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“Well I just generally bes the president of everything”: Rural Black Women’s Empowerment through South Carolina Home Demonstration Activities
Carmen V. Harris
Black Women, Gender + Families
Vol. 3, No. 1 (Spring 2009), pp. 91-112
Published by: University of Illinois Press
Stable URL: http://www.jstor.org/stable/10.5406/blacwomegendfami.3.1.0091
Page Count: 22
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Abstract This article is a narrative overview of the empowerment rural African American in South Carolina women developed through their participation in home demonstration programs. It contributes to a growing body of literature that specifically focuses on the experience of African American women with the home demonstration service. The lives of these women are documented through the annual narrative reports of the state agents for Negro extension work. The reports on this segregated program show that rural Afro–South Carolinian women developed leadership skills, entrepreneurial spirit, sisterhood, and a concern for community uplift that is typically exemplified among club women of the African American middle class. Despite the privations caused by gender, race, and class, rural Afro–South Carolinian who participated in extension programs developed a positive sense of their capabilities.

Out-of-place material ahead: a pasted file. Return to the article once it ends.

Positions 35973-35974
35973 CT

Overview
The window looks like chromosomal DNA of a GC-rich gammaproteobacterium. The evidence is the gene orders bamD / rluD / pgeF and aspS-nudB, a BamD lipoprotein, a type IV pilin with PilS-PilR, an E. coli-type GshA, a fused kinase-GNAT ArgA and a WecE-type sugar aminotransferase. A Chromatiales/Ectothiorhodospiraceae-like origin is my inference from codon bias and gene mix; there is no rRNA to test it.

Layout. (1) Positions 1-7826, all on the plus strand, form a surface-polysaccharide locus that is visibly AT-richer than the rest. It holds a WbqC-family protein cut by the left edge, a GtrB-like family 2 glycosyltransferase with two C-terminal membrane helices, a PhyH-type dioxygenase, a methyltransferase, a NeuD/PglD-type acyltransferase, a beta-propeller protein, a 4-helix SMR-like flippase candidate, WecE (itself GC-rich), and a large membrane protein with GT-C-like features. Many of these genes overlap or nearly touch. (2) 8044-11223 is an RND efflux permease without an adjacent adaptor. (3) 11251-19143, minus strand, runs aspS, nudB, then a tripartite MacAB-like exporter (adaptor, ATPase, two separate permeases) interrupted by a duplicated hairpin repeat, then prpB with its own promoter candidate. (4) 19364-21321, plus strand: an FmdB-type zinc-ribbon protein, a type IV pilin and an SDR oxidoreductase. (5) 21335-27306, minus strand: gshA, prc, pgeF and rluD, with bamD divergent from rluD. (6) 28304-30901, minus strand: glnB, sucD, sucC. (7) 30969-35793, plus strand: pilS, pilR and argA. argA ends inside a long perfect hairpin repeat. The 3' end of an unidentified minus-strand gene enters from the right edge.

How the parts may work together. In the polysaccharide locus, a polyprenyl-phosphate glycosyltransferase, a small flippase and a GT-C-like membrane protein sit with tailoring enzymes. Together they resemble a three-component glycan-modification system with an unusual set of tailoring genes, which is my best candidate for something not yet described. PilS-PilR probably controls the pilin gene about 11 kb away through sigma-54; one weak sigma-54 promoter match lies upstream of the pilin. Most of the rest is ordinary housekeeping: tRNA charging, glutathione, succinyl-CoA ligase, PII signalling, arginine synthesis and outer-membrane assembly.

Copyright 2009 the Board of Trustees of the University of Illinois